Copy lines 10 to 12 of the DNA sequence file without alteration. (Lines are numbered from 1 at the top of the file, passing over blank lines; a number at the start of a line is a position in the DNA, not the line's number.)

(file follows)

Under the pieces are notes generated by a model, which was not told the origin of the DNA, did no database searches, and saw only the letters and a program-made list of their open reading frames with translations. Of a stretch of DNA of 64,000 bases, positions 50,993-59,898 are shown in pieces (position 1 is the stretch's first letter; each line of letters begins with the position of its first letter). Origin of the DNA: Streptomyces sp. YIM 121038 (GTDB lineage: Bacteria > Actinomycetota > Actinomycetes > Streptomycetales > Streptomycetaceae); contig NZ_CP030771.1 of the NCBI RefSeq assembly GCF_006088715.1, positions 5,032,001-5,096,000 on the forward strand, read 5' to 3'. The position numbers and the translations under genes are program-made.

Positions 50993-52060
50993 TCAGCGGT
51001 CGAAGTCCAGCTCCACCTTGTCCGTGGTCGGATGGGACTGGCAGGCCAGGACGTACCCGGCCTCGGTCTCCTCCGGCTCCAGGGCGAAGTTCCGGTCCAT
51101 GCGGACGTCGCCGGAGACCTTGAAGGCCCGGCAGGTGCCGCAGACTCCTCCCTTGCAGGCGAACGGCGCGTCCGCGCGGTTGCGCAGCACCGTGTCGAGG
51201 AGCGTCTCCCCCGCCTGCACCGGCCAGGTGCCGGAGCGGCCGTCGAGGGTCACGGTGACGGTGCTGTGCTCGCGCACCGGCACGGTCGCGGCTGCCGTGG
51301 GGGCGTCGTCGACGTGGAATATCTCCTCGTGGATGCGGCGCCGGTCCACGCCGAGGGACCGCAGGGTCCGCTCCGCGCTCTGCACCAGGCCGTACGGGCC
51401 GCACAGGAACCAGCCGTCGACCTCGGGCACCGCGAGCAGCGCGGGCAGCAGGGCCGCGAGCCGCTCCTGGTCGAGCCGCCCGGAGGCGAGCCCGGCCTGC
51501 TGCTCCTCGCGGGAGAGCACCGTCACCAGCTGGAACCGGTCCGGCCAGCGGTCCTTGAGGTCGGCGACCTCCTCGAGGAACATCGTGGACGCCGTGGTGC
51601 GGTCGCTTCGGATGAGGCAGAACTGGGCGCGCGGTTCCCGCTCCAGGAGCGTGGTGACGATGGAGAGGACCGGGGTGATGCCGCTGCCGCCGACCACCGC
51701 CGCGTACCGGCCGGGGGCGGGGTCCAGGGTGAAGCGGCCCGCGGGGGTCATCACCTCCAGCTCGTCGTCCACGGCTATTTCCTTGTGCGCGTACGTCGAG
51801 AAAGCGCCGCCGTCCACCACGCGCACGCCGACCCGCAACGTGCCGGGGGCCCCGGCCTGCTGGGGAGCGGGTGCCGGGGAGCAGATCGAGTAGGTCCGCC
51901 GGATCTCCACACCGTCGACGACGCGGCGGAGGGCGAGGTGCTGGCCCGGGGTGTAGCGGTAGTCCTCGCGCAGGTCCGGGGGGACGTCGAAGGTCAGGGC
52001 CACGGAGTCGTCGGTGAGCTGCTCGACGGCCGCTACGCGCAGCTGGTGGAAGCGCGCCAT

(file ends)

51601 GGTCGCTTCGGATGAGGCAGAACTGGGCGCGCGGTTCCCGCTCCAGGAGCGTGGTGACGATGGAGAGGACCGGGGTGATGCCGCTGCCGCCGACCACCGC
51701 CGCGTACCGGCCGGGGGCGGGGTCCAGGGTGAAGCGGCCCGCGGGGGTCATCACCTCCAGCTCGTCGTCCACGGCTATTTCCTTGTGCGCGTACGTCGAG
51801 AAAGCGCCGCCGTCCACCACGCGCACGCCGACCCGCAACGTGCCGGGGGCCCCGGCCTGCTGGGGAGCGGGTGCCGGGGAGCAGATCGAGTAGGTCCGCC